Using the Campaign ID
The campaign ID is a little-known gem in Google Analytics inherited from the Urchin days, back when you could use lookup table and file imports. It is brilliant in theory and very actionable in practice.
Using the campaign ID relies on the Data Import feature linked to your Google Analytics property. Go to your admin panel in GA and locate Data Import at the bottom of the Property settings column:
Then you will see a list of your data imports for the property. You can have up to 5 imports per property on a free Google Analytics account, more with Google Marketing Platform (360); In my case I already have a few imports set up so you can see my Campaigns and redirects import.
Create a new import and select Campaign data as import type. Once you’ve done that, name the export and the select the views in which data will be affected by the import. Hit save and in the next step select the campaign dimensions you will be replacing based on the ID column. I selected Source, Medium and Campaign.
Next, you need to manage the data structure by getting a schema (template for the CSV you will be generating.
Below is a sample of my import:
Top Contributor EN
Top Contributor FR
Whenever i use a URL with utm_id=tcen in links in posts on the Advertiser Community, as soon as the Google Analytics hit for that URL is processed, Google will populate the values “google”, social” and “Top Contributor EN” in source, medium and campaign respectively. Note that I don’t need to encode 😉
OK so let’s say you hit a wall with someone who doesn’t want to use utm_ variables “because Google can be hacked” or something. Actually this is somethgin that can happen when you migrate from another analytics stack over to Google Analytics and you have to capture old campaign tracking parameters. Actually, what I described with Campaign ID has been a native feature of Adobe Analytics, Webtrends and others.
Anyway, assuming you want to use sid instead of source, mid for medium id and cid for campaign id, you can change your Google Analytics tracking code to look for alternative parameters.
In Google Tag Manager, this is easily achieved by frist creating a variable to capture URL query element sid then assinging that variable to “Fields to set” in a page view tag or – better – in a Google Analytics Settings variables.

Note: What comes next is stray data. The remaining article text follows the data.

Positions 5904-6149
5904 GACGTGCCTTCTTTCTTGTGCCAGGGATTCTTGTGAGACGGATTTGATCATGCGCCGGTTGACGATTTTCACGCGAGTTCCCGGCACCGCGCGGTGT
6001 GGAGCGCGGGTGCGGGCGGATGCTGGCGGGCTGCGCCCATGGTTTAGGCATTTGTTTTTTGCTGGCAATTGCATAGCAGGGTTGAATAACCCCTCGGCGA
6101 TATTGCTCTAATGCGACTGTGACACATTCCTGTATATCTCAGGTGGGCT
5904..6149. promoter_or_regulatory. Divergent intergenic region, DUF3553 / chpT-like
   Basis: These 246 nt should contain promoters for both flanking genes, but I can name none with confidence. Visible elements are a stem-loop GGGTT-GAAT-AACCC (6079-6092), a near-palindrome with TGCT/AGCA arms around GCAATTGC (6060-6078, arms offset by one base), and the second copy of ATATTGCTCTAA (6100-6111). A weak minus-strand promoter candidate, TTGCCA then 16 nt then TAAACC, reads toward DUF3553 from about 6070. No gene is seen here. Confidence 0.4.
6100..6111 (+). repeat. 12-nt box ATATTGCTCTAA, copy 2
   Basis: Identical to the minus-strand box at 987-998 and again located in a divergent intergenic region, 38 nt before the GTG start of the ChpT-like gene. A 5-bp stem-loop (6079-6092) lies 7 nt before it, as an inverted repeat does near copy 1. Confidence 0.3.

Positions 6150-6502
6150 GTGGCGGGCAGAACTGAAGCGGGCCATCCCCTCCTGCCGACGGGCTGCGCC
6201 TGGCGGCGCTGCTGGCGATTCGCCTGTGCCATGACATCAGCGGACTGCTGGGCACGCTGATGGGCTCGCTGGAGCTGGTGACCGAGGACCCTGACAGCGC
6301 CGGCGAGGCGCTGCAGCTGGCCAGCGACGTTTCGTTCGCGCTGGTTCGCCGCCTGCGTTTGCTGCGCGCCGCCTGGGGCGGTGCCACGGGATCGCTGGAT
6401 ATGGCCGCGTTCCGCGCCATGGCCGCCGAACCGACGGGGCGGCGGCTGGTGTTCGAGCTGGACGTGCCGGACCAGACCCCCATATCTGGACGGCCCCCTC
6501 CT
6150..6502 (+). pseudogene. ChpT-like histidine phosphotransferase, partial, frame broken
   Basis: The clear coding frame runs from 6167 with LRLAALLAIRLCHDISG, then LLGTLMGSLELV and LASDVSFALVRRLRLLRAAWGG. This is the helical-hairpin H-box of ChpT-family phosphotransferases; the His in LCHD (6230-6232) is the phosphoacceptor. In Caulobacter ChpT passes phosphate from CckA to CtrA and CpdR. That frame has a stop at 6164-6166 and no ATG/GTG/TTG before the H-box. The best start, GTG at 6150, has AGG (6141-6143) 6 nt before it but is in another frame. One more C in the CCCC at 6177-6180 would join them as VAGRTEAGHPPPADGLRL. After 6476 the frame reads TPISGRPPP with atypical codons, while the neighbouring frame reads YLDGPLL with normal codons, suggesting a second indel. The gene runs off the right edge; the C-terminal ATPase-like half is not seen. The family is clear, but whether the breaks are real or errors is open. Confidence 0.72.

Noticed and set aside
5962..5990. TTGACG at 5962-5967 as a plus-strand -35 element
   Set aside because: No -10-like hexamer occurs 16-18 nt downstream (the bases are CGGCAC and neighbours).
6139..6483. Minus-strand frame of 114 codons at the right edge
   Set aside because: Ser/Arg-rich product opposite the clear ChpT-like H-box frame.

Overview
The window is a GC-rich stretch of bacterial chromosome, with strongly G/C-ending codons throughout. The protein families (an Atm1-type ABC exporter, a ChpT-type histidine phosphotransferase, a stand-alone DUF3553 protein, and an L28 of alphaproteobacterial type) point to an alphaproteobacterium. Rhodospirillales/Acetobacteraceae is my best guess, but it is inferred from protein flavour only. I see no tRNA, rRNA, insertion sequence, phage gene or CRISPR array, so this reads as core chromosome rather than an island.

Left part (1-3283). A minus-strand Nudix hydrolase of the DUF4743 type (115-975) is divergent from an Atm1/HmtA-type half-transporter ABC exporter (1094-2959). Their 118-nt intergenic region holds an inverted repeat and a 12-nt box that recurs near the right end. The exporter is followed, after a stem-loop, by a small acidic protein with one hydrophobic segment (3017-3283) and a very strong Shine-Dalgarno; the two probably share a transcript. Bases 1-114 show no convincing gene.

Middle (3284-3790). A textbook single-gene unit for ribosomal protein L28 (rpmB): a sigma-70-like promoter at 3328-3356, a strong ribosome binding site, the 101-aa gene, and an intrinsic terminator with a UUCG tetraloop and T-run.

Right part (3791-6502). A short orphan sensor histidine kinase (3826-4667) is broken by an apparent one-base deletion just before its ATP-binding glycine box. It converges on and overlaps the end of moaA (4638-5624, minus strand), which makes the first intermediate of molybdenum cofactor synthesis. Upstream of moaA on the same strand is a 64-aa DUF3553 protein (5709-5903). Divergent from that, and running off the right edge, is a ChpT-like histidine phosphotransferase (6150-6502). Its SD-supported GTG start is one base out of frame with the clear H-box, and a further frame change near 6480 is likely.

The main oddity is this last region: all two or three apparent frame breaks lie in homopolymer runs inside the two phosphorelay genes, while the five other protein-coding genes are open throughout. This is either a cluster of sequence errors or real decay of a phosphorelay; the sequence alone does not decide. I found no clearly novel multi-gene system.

Once you have your campaign URL, paste it in your links and wait for people to click.
If there is an unsung hero in Google Analytics, it is definitely something called content groups (or content grouping). Never heard of it? It is hiding in plain sight, in your Google Analytics view settings, and can be set up in a couple of clicks. Once content groupings are set up, you will always want to use them 🙂
Ready? Get some coffee, snacks, and let’s go build some content groups.
Nothing is more annoying than visiting a website and getting spammed by pop-ups, right? I’m pretty sure your users resent that too so if you’re a digital marketer, you are not always in control of how some partner tags get fired. What if you could set up engagement-based triggers to add another layer of control? What if you could control tags based on page count?
In today’s post we’ll be looking at how to set this up with Google Tag Manager by using a simple rule to store and increment the number of page views in a cookie. Then we’ll build a trigger that fires tags after a set number of pages have been viewed.
So your website is equipped with Google Tag Manager (good). But your webmaster/IT contact is AWOL/bankrupt/defunct (bad). On top of that, let’s assume that you’re trying to debug something complex such as an e-commerce transaction but you have no way to place test orders to perform basic debugging. Long story short: debugging Google Tag Manager can prove tricky! But fear not, here is one reliable method you can use!
You will be happy to learn that you can now embed DataStudio reports into your web pages.
If, like me, you are a Google Data Studio junkie/power user, you may have felt frustrated by the lack of report embedding and integration into websites such as intranets.